Selected through a merit-based process, these scientists and engineers will have the opportunity to advance their technologies by working with world-class science experts and unique capabilities at ORNL, such as Summit, the nation’s most powerful supercomputer; the Manufacturing Demonstration Facility, DOE’s largest advanced manufacturing research center; and the Spallation Neutron Source, offering atomic-level insight into advanced materials. The innovators also will be partnered with a powerful network of mentoring organizations in the Southeast to help them develop business strategies to advance their breakthroughs to market.

See who got accepted into this prestigious fellowship by visiting ORNL’s website.

TVA moves toward full 9-member board as nominees vow to support small modular reactors, more renewables

(Originally published on Times Free Press)

For the first time in nearly three years, the Tennessee Valley Authority may soon have all of its presidential appointed leaders in place to oversee America’s biggest government utility.

East Tennessee State University President Brian Noland and former Tennessee Speaker of the House Beth Harwell, nominated by President Trump to fill the two vacancies on TVA’s 9-member board, and assistant attorney general Katherine Crytzer, nominated by Trump to serve as TVA’s inspector general, gained the support of U.S. senators Tuesday during their confirmation hearing before the Senate Committee on Environment and Public Works. The U.S. Senate is expected to confirm the nominees in time for Dr. Noland and Dr. Harwell to join the TVA board at the next board meeting in August when TVA directors will set the fiscal 2021 budget.

Both Noland and Harwell voiced support for TVA continuing to explore the next generation of nuclear power by studying the possibility of building small modular reactors in Oak Ridge, as urged by U.S. Sen. Sen. Mike Braun,R-Indiana, the chair of the Senate panel that oversees TVA. The federal utility is working with both the Department of Energy in Oak Ridge and the University of Tennessee to consider building the new smaller reactors on the Clinch River near the Oak Ridge National Laboratory.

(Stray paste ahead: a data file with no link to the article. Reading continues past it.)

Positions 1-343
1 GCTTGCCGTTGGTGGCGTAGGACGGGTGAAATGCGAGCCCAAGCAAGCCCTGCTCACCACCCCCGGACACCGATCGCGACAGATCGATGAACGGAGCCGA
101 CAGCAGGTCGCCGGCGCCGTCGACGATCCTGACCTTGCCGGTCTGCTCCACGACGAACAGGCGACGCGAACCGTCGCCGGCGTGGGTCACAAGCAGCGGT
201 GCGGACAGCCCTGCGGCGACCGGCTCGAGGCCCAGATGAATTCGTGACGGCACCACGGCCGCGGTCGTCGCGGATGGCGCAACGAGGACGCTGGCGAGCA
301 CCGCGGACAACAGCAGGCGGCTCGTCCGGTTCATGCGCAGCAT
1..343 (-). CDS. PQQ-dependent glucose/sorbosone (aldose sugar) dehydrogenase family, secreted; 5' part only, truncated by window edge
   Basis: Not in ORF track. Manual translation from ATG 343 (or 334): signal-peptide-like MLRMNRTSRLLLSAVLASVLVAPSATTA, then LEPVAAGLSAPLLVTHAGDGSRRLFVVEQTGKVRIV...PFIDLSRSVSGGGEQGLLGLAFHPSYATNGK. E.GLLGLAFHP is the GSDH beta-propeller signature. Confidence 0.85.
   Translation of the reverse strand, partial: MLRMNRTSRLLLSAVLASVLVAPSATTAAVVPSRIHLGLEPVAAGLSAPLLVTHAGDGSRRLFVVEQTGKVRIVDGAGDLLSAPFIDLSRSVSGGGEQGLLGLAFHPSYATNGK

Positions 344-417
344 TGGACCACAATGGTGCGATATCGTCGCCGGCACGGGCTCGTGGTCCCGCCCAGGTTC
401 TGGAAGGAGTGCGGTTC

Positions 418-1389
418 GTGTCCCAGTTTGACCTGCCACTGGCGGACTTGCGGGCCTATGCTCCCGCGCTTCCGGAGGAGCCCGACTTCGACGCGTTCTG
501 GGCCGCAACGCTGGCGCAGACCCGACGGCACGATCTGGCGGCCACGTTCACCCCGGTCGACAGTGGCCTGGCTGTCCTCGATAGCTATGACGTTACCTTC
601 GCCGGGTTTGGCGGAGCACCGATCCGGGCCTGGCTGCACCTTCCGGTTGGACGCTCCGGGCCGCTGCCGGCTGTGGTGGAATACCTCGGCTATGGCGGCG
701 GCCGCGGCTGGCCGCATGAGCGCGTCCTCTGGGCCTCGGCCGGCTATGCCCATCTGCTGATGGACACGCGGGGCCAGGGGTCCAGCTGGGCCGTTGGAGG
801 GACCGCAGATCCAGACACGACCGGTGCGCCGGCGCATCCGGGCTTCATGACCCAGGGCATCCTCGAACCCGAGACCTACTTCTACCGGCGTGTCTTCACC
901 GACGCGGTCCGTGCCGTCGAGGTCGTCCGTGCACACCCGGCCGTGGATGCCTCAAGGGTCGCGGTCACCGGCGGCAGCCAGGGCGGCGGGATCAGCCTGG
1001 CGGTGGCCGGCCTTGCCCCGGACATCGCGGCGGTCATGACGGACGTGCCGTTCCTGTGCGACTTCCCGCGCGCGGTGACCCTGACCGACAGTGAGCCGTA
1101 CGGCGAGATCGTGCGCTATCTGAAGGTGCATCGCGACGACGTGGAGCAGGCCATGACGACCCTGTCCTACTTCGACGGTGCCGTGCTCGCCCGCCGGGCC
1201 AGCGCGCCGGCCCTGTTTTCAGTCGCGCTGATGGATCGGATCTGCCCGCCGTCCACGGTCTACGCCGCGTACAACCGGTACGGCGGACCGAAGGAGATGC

Read more here.

TVA selects First Solar and Origis Energy for 212-MW solar development pipeline

(Originally published on Solar Power World)

The Tennessee Valley Authority has selected First Solar and Origis Energy to develop 212 MWAC of solar power to fulfill the Knoxville Utilities Board’s March 2020 commitment to new renewable energy. KUB is using the TVA Green Invest program to produce carbon-free energy equivalent to 8% of KUB’s annual electric load.

“We launched Green Invest to help local power companies and businesses meet their sustainability goals by building new large-scale solar facilities across our region,” said Doug Perry, TVA vice president of Commercial Energy Solutions. “KUB is a leader as our region quickly pivots to expand the supply of renewable energy to meet customer requests for ever-cleaner power.”

As part of the initiative, TVA has entered into a 20-year PPA with the 177-MW Ridgely Energy Farm in Lake County, Tennessee, developed by First Solar. With this agreement, TVA has now contracted for a total of 404 MW of First Solar developed projects, including an existing 20-year PPA for the 227-MW project in Muscle Shoals.

“TVA’s Green Invest program sets the benchmark for public-private partnerships, demonstrating how innovative procurement and deal structures can enable utilities’ decarbonization commitments,” said Eran Mahrer, First Solar’s vice president, Markets, Origination, and Government Affairs. “As America’s solar company, we’re proud to be partnering with TVA to deliver cleaner solar electricity to the people of Knoxville, Tennessee, using solar module technology that was designed and developed in America.”

The KUB project is a milestone because it marks a 60% increase in TVA’s operating and contracted solar capacity since the start of fiscal year 2020.

In March, TVA announced a contract with Origis Energy to develop a 200-MW solar site in Lowndes County, Mississippi, for TVA, with 35 MW of this facility supporting KUB’s Green Invest purchase.

Read more here.